The court also rejected Tiffany’s argument that eBay was liable for infringement because it knew of the problem with counterfeit Tiffany merchandise being sold on its website. (Tiffany II, supra, 600 F.3d at p. 103.) It explained that eBay’s knowledge of the problem was “relevant to the issue of whether eBay contributed to the direct infringement of Tiffany’s mark by the counterfeiting vendors themselves, or whether eBay bears liability for false advertising. But it is not a basis for a claim of direct trademark infringement against eBay, especially inasmuch as it is undisputed that eBay promptly removed all listings that Tiffany challenged as counterfeit and took affirmative steps to identify and remove illegitimate Tiffany goods. To impose liability because eBay cannot guarantee the genuineness of all of the purported Tiffany products offered on its website would unduly inhibit the lawful resale of genuine Tiffany goods.” (Ibid.)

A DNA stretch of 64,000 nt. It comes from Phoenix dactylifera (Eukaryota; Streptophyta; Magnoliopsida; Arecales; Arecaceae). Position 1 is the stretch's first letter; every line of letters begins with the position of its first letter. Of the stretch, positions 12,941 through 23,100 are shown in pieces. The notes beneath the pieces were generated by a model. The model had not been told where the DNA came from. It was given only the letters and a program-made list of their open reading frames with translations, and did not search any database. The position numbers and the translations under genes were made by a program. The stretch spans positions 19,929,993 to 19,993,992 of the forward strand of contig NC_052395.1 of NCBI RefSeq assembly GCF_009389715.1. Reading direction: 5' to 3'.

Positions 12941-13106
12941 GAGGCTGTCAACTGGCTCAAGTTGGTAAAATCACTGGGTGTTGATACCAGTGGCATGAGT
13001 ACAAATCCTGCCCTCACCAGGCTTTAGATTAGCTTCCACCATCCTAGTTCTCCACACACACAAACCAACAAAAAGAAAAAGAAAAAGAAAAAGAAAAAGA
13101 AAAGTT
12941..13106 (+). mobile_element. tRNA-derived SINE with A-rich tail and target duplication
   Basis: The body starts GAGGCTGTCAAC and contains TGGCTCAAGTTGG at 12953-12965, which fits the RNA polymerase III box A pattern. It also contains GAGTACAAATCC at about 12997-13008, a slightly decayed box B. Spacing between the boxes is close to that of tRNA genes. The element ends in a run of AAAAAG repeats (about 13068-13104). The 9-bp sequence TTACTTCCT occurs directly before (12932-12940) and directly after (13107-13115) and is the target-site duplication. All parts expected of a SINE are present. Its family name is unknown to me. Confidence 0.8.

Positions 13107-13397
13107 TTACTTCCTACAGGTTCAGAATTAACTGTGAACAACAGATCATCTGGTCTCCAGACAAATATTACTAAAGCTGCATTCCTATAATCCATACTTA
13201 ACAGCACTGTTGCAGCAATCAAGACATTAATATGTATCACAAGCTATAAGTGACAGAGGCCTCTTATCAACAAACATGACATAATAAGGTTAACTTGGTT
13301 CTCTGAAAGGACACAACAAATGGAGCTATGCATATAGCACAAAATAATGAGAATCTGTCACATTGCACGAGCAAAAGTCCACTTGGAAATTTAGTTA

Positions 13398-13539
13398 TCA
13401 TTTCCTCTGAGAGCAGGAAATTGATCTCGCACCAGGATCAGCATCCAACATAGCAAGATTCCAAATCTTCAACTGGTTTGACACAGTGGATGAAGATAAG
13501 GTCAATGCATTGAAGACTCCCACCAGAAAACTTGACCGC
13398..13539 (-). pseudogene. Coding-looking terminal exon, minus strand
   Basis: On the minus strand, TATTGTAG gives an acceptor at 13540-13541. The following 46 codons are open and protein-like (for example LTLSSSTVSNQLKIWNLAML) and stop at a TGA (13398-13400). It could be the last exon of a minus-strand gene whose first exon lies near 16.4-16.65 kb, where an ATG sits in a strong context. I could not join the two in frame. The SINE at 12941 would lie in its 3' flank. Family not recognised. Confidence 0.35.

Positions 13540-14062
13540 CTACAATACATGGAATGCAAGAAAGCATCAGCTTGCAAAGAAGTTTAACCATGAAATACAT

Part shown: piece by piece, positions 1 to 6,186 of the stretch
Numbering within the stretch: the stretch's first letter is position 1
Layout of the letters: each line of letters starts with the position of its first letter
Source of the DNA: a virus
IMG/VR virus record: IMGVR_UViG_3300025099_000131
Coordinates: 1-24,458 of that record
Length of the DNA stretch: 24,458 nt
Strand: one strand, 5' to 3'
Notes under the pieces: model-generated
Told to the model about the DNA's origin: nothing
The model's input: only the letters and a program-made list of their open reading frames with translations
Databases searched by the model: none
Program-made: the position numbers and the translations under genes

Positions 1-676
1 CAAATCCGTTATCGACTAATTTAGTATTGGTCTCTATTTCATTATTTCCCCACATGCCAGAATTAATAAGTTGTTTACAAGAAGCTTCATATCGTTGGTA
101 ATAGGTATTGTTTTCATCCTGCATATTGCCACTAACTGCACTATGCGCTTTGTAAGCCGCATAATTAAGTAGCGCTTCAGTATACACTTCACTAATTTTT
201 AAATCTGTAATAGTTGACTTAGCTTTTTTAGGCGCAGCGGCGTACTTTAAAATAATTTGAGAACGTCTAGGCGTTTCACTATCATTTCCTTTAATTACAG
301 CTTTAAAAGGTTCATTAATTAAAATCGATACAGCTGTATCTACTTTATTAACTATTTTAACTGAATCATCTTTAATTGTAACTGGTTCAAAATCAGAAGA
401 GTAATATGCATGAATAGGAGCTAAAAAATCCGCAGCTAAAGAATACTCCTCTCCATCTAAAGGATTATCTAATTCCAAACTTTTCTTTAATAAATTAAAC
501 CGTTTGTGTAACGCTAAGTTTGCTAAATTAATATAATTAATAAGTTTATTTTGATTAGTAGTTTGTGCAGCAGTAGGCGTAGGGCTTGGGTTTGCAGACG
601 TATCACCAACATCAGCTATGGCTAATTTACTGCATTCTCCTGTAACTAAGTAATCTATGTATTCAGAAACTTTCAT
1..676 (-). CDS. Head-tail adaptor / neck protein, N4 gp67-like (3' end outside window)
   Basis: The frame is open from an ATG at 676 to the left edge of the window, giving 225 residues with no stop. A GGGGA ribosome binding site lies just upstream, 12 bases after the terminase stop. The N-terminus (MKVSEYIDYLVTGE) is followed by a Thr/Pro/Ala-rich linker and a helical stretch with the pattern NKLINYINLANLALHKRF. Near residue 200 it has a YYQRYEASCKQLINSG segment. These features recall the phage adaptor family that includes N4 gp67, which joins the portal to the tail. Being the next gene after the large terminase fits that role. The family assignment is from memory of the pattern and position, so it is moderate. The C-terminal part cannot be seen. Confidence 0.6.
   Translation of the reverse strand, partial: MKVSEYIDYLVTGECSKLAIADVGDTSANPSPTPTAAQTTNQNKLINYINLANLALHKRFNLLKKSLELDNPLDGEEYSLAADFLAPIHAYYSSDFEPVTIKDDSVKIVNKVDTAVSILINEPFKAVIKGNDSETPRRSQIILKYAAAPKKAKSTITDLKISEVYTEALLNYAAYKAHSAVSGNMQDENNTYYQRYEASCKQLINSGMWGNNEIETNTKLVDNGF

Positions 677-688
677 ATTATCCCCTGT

The court then turned to the more difficult question of whether eBay could be held liable for contributory trademark infringement “for culpably facilitating the infringing conduct of the counterfeiting vendors.” (Tiffany II, supra, 600 F.3d at p. 103.) The court “[a]cknowledg[ed] the paucity of case law” on the issue but concluded that the district court correctly ruled in eBay’s favor on the issue. (Ibid.)
The court noted that “[c]ontributory trademark infringement is a judicially created doctrine that derives from the common law of torts. [Citations.]” (Tiffany II, supra, 600 F.3d at pp. 103-104.) It originally imposed liability on “‘a manufacturer or distributor [who] intentionally induces another to infringe a trademark, . . . or continues to supply its product to one whom it knows or has reason to know is engaging in trademark infringement.”